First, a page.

But was that intimidating at first?
So intimidating. I mean, singing Don’t Cry For Me, Argentina in front of those guys? With an orchestra? Live?
‘Learning’ to sing, were you ever worried about losing the ‘me’-ness?
No, I never thought of that. I was… I like to be a student. I like to go to classes. I like to study. I was happy to go and I have a great vocal coach. Your vocal cords are muscles, so you do need to learn how to take care of yourself. Partying is not a big part of taking care of your vocal cords. So you end up being the most boring person on the road.
What’s the first piece of music you heard that really moved you?
Oh… (long pause) I grew up listening to Edith Piaf, listening to Nina Simone… Those singers really moved me, So did David Bowie… Then studying dance and listening to classical music and studying at the Martha Graham school and hearing all the composers that she worked with. I mean, I don’t know. I had a lot of musical influences growing up. My older brothers were really into jazz when I was growing up, so I heard a lot of Charlie Parker and Miles Davis and I can be really moved by all of those people.
You seem to have had a real connection with David Bowie.
He changed my life.
You saw him play at Cobo Hall in Detroit. You were 15…
It was the first concert I ever went to. I remember just being frozen. Rigid. Like, staring up at this creature thinking, Oh my God, he’s everything. He’s male and female and beautiful and elegant and poetic and funny and ironic and (pauses, tearing up slightly) other-worldly. And I recognised myself in him somehow and he gave me license to dream a different future for myself.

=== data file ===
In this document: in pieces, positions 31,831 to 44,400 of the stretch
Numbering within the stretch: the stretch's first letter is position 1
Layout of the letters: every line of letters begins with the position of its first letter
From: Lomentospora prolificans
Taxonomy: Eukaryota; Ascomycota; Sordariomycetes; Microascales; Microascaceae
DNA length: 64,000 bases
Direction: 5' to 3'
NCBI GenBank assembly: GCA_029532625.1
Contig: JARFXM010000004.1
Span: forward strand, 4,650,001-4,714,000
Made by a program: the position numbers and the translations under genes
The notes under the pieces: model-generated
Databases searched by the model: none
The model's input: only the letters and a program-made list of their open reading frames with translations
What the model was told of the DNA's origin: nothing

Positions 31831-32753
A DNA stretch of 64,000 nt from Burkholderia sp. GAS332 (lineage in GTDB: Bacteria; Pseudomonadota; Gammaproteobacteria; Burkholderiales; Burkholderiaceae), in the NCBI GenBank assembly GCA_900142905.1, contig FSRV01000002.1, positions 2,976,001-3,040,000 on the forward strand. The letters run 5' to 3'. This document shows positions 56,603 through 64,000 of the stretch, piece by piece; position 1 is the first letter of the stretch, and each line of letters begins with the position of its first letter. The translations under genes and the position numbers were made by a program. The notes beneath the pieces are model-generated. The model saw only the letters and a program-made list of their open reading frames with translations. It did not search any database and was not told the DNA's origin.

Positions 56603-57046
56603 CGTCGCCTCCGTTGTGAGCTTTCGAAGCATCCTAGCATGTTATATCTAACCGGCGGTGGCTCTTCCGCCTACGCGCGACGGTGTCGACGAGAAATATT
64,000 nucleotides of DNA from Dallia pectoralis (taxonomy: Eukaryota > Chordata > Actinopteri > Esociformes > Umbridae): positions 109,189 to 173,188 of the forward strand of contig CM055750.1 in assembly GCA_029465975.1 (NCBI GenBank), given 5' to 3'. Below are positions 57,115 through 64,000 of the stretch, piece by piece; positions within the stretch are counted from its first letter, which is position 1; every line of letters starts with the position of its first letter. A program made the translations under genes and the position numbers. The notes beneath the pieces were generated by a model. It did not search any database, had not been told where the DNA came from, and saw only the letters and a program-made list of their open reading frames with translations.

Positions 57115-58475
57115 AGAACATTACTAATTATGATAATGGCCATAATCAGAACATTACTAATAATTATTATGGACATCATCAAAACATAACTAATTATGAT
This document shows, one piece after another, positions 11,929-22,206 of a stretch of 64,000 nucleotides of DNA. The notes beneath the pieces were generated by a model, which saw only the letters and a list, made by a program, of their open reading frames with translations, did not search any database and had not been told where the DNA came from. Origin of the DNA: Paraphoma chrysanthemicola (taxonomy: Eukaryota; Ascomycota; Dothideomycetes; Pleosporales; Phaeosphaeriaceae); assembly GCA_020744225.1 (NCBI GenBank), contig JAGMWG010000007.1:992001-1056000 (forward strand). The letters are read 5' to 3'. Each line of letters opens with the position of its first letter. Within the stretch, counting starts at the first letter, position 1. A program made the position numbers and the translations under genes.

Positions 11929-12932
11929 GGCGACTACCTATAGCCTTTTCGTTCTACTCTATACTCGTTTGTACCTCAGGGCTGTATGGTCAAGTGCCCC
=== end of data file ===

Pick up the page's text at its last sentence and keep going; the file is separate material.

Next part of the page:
You recently posted something on your Instagram, a film of him talking about how artists are obliged to not play to the gallery.
Yes. That’s a philosophy that’s important to me that I connect to and believe in.
You inducted him into the Rock and Roll Hall of Fame …
Did I? Oh! (momentarily flustered) Well, to be connected with him in any way is an honour. I watched his documentary recently, just to be reminded about what a genius he was. So brilliant, so amazing. So fearless. He tried on so many things. He just went down so many roads and tried so many different genres of music too. And he really went for it and he was fearless. He didn’t care what people thought. I love that about him.
How did you feel about your own Hall of Fame induction in 2008? That it was about time?
No. No. I don’t know about awards and things like that. They’re overrated.
Is it true that the first musical performance you ever did was of The Who’s Baba O’Riley? The mind boggles…
Ha! Yes. I did a dance. I choreographed a dance and made the light show and painted fluorescent designs all over my body. It was a scandal in my school. Yup. Got me into a lot of trouble. That was the beginning.
Dark Ballet’s apocalyptic vibe reminded me that you actually started shows on the Reinvention tour  reading from the Book Of Revelations. That was an extraordinary thing to lay on an audience.
I just think it’s a really strong text. And it’s a text that a lot of people know and it poses kind of an important question: Who will fight against The Beast? And who is The Beast? And I just love the words. It’s scary and poetic and beautiful and powerful. And that coupled with the visual imagery that I did with [fashion photographer] Steven Klein, this sort of… collapsed red queen persona – I don’t know if you remember that? – they sort of went together.